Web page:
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why do you want to use any storage replication mechanism?
While this seems to work, there is the chance that you may inflict a blockcorruption with this and not noticing it.
What exactly do you try to achieve? Maybe there is a more elegant solution to this, if we know what your goal is.
=> So e.g. Storage Mirroring is not DR. If you have a corrupt block on site 1 it will be mirrored.
=> If it is for testing purposes, then why not use Snapshot Standby, which is also very elegant, and does have less overhead on the network, than storage replication
Last but not least, you simply could use ASM to mirror (instead of storage).
Then simply "split" the diskgroup. While not supported, this works. But that does not matter here, since your above solution is also not supported ;)
And to answer your question: If you take all ASM Lun/Disk as a whole for mirroring, there is no difference to a filesystem being mirrored.
You will find some whitepapers on the ASM side (www.oracle.com/goto/asm) which describe third party storage mirroring solutions like EMC/HP/etc. in
conjunction with ASM.
Still I would like to know your use cases, to see if there doesn't exist a solution, which might be better suited (and maybe also supported).
I have two servers that need to have a replica of the same database with a different name though.
So basically what we managed cause the people who run it don't really allow / want nearly any downtime and since replicating it via Oracle according to them takes too long we are implying a replication method of the Storage itself so basically a quick a quick rundown is that the database is shutdown after the control file being generated, all the disks are "dismounted" and then the storage is "replicated" and then on the other side the control file is used to recreate the file.
This whole process takes about 10 minutes and the database is "good" to go as the storage will continue to replicate in the background.
What it does is on the destination, Oracle will read from the source disks on the other machine but will make the changes in his own disks (Second set of disks on the second server).
Basicly that's it ... it's working with Oracle running on File System ... question is will it be doable via ASM ?
Forgot to tell that once this process helps them have to databases with a point in time allowing for one to be used for development and another for production system.
Cheers and Thanks for Help.
at the bottom of my last post, I did point you to some whitepapers on the ASM side, identifying what needs to be done in case of an ASM diskgroup.
So yes this will work with ASM, you simply have to mirror the whole luns and this should work.
However regarding the other points:
=> Replicating via. Oracle is definitely faster than storage. Just think of it: Oracle only needs to forward the changed of a block (never the whole block) with the help of the redologs, whereas Storage mirroring always has to take the whole block (+Redologs). So this is roughly double the data needed to be transferred than Oracle. Additionally blocks which Oracle does not need to forward (like ASM header/tablespace header information). Hence if you say it is slower, this cannot physically be the case. Only exception is if your infrastructure for network is not configured the same as the storage network is (or you have an error in setup).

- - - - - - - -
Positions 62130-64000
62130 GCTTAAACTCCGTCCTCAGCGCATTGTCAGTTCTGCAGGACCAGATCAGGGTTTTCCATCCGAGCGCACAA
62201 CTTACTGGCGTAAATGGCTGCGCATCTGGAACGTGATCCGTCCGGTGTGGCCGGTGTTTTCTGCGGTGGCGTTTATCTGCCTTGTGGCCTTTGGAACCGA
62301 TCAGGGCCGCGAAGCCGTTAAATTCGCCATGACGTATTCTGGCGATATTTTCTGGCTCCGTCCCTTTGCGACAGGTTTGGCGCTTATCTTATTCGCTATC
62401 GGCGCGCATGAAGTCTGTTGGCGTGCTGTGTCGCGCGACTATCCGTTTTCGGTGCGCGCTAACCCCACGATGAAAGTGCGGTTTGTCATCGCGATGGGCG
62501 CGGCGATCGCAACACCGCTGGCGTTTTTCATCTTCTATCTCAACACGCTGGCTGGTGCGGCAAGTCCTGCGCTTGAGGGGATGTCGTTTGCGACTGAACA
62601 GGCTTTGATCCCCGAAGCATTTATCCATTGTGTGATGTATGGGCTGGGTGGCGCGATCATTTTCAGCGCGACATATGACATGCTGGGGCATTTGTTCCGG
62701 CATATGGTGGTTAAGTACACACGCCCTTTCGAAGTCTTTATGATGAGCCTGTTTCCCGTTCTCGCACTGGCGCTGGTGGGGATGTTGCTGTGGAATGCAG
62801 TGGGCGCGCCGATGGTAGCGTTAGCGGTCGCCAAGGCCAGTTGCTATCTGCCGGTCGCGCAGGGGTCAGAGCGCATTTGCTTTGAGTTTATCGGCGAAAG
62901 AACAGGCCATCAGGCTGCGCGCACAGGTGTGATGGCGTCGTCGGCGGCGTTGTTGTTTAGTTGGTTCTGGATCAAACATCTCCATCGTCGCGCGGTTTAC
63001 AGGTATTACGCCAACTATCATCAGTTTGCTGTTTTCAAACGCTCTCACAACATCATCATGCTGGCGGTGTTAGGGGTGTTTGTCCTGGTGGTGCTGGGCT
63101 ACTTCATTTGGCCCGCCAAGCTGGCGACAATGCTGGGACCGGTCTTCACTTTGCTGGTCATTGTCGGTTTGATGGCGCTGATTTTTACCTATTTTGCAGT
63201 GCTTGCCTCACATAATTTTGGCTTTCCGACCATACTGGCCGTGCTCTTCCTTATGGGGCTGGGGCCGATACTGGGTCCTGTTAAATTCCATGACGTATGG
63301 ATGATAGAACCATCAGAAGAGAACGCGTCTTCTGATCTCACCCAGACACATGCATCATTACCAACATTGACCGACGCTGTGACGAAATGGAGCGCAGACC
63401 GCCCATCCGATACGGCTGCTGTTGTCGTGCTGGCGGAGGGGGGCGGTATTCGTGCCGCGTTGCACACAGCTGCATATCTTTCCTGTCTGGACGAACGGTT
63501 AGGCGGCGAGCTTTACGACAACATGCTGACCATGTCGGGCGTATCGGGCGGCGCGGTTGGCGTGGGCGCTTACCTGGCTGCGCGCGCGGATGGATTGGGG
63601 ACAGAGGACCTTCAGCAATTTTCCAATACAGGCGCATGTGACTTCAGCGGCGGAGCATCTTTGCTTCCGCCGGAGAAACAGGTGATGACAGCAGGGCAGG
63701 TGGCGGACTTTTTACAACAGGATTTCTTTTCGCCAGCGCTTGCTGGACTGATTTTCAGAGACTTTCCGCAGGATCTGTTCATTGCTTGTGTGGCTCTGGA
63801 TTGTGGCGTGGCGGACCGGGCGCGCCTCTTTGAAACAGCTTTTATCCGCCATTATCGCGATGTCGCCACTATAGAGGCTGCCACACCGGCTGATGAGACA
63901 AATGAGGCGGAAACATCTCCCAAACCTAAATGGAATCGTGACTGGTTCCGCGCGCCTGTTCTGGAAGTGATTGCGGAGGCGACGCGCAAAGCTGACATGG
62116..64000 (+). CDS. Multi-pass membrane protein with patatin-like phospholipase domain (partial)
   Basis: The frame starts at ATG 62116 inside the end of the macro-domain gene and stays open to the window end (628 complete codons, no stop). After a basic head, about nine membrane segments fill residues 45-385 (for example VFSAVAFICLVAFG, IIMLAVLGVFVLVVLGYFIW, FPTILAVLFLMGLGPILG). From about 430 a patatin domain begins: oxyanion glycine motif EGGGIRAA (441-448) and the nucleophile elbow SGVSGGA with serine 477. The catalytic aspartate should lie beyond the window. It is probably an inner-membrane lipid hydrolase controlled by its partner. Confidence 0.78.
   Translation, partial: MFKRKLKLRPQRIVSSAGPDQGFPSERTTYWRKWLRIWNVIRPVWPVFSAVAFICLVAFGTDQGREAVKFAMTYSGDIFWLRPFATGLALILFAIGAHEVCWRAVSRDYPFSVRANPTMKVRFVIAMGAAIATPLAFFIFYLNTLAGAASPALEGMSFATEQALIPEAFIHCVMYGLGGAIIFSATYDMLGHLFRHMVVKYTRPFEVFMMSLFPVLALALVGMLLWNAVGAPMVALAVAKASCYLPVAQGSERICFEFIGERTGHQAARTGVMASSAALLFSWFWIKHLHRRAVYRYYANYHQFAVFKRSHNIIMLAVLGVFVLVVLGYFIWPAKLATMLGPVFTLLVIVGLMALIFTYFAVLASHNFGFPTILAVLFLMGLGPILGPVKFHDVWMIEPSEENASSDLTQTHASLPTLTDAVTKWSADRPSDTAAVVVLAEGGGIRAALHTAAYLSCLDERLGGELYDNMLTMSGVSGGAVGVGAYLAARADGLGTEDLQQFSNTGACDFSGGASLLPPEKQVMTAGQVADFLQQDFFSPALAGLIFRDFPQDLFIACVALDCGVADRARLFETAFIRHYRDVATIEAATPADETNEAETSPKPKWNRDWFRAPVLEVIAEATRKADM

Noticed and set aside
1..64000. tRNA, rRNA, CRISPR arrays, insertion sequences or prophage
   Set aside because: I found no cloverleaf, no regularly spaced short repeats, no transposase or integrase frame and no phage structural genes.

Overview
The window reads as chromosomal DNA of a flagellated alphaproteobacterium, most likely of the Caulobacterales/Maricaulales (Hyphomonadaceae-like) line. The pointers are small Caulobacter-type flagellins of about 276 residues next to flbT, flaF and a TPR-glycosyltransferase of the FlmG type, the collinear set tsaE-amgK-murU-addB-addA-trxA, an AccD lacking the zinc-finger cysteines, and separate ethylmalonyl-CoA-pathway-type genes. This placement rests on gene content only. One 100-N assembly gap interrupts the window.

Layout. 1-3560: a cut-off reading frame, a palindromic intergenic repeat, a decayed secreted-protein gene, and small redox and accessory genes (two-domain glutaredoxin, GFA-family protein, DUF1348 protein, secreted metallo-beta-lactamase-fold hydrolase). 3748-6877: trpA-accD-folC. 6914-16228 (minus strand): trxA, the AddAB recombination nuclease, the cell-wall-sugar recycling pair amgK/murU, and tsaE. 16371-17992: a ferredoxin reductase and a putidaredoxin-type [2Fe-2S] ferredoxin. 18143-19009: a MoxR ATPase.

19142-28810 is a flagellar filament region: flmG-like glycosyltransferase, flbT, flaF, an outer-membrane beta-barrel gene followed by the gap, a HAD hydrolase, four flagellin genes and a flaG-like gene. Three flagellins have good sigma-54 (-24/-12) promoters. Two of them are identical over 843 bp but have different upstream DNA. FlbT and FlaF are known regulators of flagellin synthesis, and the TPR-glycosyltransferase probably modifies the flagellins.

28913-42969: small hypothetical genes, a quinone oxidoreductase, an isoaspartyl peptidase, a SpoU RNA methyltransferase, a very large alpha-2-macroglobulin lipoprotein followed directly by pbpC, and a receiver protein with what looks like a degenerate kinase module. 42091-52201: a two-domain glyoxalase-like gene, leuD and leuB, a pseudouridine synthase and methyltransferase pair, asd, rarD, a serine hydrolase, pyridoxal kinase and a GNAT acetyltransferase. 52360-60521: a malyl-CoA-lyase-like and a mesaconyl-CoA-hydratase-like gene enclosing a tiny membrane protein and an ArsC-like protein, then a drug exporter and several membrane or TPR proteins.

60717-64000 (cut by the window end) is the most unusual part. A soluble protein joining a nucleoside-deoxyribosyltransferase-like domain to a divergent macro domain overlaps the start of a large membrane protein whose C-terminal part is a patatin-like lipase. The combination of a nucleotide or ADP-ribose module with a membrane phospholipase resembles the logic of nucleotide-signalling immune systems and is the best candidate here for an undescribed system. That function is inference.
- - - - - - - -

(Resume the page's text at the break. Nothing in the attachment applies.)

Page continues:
=> DR with Oracle Dataguard is way below 5 Minutes if you configure it correctly. If you setup ASM mirroring between both nodes and setup a cluster than you have no downtime at all.
=> For the last point look at Snapshot Standby. This is exactly what they need + it provides DR all the time.
Here is a case study about this:
I do this nightly to replicate production data to a dev server.
SAN storage requires all the luns be in a script for replicating. Put prod database into backup mode. Clone the luns in the script with whatever storage CLI you have (just +DATA luns is fine), startup database on test, open, recover, done. 20 minutes nightly. The prod db is near 3tb, took 4-5 hours first time for full copy, then 20 minutes nightly as its only incremental block changes brought over.
Check your storage to see can you do incrementals and also how to script it. Looks like you know this bit already though, Im just saying the process works fine.
To echo above post, If it was straight replication you're after, you can not/will not beat dataguard for speed. As near real time as you can get can be achieved. Sub 1-2 second. Not sure dataguard is the best method for a nightly replication to a test env though.
Well, the question here isnt using any more software, the only thing at use here is the oracle database everything else is just the Storage for the Replication.
The process is described here as QuickOPC
What it does is basicly the same as Oracle forming a delta.
This works well with the LVM cause its a case of downting the database and so on the real "question" here is if i have a "replica" of the disks from the original server if ;
* Whether or not i can "import" them (ASM Disks) on the destination server cause im almost 100% sure that if you scan for them they will show up
* Will the ASM disk headers need to be "tinkered" with ?
* Do ASM disks have a record of the "Cluster" / "Hostname" where they are at ?
Because if the ASM at the destination can scan the ASM disks that were "replicated" im pretty sure that one way or the other it will be doable to attach them to the database engine and power up the databases there. But then again i might be wrong ?